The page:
Cash payments for good plays, sham and no-show jobs, and regular financial support from boosters regardless of on-field performance – in one player’s case, in excess of $25,000 – were rampant throughout the Oklahoma State University football program from 2001 to at least 2011, the first installment of a five-part Sports Illustrated expose on the team alleges. Part one, which focuses on money changing hands between boosters, coaches and athletes, was published Tuesday. Multiple former players said that 15 to 20 or so athletes received money under the table each year, some directly from football staff members and assistant coaches, with payments ranging from between $100 and $500 for an exceptional play, to thousands per week for little to no work. Many other former athletes and some staff blasted the report online, questioning the sources’ credibility and claiming the assertions were untrue. Oklahoma State President Burns Haggis said in a statement to SI that that officials “will investigate the accuracy of the allegations and take all appropriate action.”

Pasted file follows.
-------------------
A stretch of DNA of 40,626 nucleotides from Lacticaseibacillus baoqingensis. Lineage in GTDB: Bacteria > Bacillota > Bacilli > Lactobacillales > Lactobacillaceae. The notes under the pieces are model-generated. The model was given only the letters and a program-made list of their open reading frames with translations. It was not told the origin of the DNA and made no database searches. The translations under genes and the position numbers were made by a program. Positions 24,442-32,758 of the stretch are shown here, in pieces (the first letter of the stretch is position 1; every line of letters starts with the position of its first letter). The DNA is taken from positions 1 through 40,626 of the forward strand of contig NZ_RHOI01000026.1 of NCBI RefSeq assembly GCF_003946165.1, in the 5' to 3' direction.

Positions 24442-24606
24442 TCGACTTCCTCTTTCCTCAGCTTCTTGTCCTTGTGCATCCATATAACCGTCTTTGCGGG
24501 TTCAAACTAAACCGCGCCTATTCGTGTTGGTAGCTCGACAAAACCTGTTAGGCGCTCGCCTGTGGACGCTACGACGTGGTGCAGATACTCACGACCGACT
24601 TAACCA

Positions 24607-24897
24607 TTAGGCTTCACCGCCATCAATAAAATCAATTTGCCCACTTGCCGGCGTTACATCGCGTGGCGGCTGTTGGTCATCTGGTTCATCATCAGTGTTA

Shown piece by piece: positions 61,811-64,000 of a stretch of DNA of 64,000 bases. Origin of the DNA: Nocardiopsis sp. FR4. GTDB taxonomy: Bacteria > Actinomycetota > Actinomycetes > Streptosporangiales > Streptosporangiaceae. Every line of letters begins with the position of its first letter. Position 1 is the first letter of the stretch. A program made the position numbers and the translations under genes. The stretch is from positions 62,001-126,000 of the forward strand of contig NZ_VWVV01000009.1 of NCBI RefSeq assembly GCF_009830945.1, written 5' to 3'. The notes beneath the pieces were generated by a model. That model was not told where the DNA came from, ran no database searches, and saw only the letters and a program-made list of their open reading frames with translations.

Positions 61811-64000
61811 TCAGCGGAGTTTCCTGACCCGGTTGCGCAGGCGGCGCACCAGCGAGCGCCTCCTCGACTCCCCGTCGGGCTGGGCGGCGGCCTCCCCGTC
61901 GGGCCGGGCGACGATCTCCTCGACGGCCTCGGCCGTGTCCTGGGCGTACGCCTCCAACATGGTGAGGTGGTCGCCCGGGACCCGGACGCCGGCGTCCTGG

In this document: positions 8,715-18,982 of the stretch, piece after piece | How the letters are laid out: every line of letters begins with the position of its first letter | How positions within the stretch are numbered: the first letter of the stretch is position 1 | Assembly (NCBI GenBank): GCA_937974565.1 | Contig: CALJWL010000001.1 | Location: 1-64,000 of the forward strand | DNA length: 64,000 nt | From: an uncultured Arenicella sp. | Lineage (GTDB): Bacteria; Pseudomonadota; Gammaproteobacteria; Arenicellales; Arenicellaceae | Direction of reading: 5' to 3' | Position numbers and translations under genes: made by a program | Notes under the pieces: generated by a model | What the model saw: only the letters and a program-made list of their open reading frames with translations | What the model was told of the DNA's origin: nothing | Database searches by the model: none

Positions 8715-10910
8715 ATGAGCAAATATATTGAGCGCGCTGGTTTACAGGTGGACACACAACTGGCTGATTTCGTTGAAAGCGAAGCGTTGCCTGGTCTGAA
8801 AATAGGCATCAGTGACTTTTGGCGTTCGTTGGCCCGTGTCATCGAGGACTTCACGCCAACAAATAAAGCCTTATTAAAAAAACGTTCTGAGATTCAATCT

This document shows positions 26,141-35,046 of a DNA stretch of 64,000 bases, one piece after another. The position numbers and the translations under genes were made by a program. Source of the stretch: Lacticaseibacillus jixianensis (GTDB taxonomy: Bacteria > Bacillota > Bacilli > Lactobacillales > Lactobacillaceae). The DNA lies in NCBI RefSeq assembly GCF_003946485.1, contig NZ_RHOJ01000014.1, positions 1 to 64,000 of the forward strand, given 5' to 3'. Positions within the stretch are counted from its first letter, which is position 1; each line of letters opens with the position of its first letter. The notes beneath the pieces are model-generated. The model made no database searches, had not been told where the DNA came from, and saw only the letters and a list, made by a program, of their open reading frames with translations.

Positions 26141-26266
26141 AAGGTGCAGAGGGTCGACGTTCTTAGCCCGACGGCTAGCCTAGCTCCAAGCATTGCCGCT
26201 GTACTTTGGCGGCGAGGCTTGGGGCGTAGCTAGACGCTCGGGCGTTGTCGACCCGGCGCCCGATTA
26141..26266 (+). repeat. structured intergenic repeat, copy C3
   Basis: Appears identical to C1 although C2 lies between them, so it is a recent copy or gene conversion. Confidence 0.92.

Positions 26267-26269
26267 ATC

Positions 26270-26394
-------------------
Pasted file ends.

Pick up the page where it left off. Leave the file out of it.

The rest of the series will be published through Monday and focuses on academic fraud and misconduct, drug use and dealing, sex as a recruiting tool, and the fallout for Oklahoma State athletes.
 

September 11, 2013